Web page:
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WVN #230:Sudbury sues over Town Center

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  • waylandvoters1
    The Town of Sudbury has sued Wayland and the development corporation over the proposed $140 million Town Center project on Route 20. The heart of the
    Message 1 of 1 , Feb 4, 2008
      The Town of Sudbury has sued Wayland and the development
      corporation over the proposed $140 million Town Center project
      on Route 20.

      The heart of the complaint is traffic on already clogged roads.

      The appeal filed Jan. 31 in Superior Court seeks to annul the
      Master Special Permit granted by Wayland's Planning Board in
      January for the 372,500-square-foot shopping/office/housing
      development. Twenty Wayland LLC and members of the
      Planning Board are named as defendants.

      Until the appeal is decided, Wayland and the developer can't
      continue the next steps toward construction.

      The appeal asserts that "...traffic concerns are a dangerous,
      substantial and significant effect on the community and
      surrounding roads accessing" the project.

      Traffic concerns have hovered over the project from its inception.
      As you'll see in the report below, the Planning Board approved
      the Master Special Permit without knowing details about many
      things, including traffic control.

      The suit asserts that Twenty Wayland submitted a report
      showing a "clear and substantial impact to traffic on surrounding
      roads." Sudbury representatives appeared and submitted
      comments and suggestions, the suit says, but the developer
      and the Planning Board "refused and failed to address the
      obvious and established traffic problems..."

      Early in the process, Wayland selectmen invited their Sudbury
      counterparts to a meeting at which there was cordial agreement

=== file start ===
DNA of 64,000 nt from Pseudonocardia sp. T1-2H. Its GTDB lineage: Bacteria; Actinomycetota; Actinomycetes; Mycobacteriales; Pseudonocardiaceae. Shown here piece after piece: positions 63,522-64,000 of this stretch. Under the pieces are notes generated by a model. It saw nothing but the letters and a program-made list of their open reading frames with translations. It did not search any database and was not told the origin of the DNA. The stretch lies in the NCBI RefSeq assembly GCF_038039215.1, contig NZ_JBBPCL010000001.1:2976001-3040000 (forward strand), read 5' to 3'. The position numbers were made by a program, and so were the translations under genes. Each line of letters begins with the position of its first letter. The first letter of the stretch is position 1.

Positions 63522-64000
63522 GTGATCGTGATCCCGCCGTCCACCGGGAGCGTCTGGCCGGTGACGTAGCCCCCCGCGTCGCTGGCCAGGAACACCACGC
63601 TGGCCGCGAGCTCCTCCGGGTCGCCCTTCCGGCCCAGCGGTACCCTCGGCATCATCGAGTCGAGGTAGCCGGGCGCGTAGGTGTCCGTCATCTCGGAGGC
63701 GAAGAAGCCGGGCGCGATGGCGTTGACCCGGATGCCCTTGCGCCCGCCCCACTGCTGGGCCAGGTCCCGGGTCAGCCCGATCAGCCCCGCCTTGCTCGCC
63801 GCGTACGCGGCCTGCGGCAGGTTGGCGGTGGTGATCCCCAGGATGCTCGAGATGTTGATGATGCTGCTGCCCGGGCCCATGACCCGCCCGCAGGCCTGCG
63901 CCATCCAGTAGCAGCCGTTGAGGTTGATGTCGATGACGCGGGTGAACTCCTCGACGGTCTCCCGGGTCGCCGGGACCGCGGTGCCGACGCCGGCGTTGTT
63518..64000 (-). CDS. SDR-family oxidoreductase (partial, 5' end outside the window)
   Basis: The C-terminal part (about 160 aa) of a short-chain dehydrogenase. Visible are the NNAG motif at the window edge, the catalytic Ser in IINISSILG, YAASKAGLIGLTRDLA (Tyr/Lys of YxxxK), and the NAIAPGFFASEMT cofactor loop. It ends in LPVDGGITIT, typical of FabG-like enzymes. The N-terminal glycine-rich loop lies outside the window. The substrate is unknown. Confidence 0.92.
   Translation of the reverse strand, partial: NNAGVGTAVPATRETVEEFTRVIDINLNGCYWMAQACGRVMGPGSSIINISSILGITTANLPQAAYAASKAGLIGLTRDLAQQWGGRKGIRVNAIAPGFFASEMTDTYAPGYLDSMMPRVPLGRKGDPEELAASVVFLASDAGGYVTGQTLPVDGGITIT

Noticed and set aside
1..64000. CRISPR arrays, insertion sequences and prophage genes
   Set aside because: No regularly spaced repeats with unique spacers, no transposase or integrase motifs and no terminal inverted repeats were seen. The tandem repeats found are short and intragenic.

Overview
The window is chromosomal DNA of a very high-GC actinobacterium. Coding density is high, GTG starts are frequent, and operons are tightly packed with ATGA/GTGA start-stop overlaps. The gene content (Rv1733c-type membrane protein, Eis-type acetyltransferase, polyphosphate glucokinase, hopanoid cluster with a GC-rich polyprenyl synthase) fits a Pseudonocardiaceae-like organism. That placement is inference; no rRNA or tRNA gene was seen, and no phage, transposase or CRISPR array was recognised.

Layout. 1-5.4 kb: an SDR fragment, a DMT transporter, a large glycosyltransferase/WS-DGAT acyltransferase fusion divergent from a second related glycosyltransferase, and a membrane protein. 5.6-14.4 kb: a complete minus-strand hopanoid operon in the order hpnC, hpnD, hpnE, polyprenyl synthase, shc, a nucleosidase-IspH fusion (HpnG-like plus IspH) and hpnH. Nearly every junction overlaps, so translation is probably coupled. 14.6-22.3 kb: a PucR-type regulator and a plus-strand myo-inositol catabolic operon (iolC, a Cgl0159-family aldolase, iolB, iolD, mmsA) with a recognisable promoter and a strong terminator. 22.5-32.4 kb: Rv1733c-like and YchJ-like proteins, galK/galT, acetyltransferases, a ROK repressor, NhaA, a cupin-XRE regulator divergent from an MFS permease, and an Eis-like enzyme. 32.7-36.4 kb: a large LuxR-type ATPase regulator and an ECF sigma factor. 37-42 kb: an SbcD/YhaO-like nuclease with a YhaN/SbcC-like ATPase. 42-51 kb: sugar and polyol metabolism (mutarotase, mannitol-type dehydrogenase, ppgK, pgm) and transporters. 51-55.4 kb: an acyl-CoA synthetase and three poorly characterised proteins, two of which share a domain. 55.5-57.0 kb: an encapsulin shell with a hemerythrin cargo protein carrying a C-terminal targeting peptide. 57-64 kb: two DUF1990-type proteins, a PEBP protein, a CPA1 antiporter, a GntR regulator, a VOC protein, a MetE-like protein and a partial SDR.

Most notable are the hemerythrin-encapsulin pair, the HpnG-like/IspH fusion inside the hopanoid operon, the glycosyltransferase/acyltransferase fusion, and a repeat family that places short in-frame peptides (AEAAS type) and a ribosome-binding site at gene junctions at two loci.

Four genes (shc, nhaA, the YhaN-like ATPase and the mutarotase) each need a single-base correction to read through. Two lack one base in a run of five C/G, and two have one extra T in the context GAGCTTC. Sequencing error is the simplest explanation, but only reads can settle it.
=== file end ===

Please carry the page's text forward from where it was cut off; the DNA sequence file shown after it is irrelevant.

in principle to stay in touch and work together on traffic. How did
      that come to this?

      Molly Upton reports below on how the Planning Board arrived at
      its 4-1 approval vote. There you may find reasons behind the
      suit's allegations that the Board exceeded its authority,
      provided insufficient legal notice of hearings and made
      decisions that were "arbitrary and capricious" and "unsupported
      by the evidence presented to it." The suit also says Twenty
      Wayland's MSP application failed to comply with the zoning
      bylaw passed by Town Meeting.


      The Master Special Permit (MSP) decision defers several
      specifics to the site plan approval process in which the Planning
      Board has distinctly less leverage. In effect, the Planning Board
      doesn't know for sure what size stores will be where, or what the
      layout or buildings will look like.

      Chuck Irving of Twenty Wayland told the Wayland Board of
      Selectmen on Jan. 22 that he hopes to break ground in August,
      and if things go well open shops between fall 2009 and spring
      2010. The suit could affect those estimates.

      Under the terms of the MSP, first commercial construction
      doesn't have to happen until 2013 or 2015 (the legalese is
      difficult to decipher, including a reference to a nonexistent
      subsequent paragraph) and the developers have indicated the
      grocery store is the linchpin to the project. It appears
      construction of the last residential portion doesn't have to start
      until 2020.


      The Planning Board voted 4-1 on Jan. 17 to approve the master
      special permit for the Town Center on the 57-acre former
      Raytheon site. The board closed the public hearing on Oct. 30,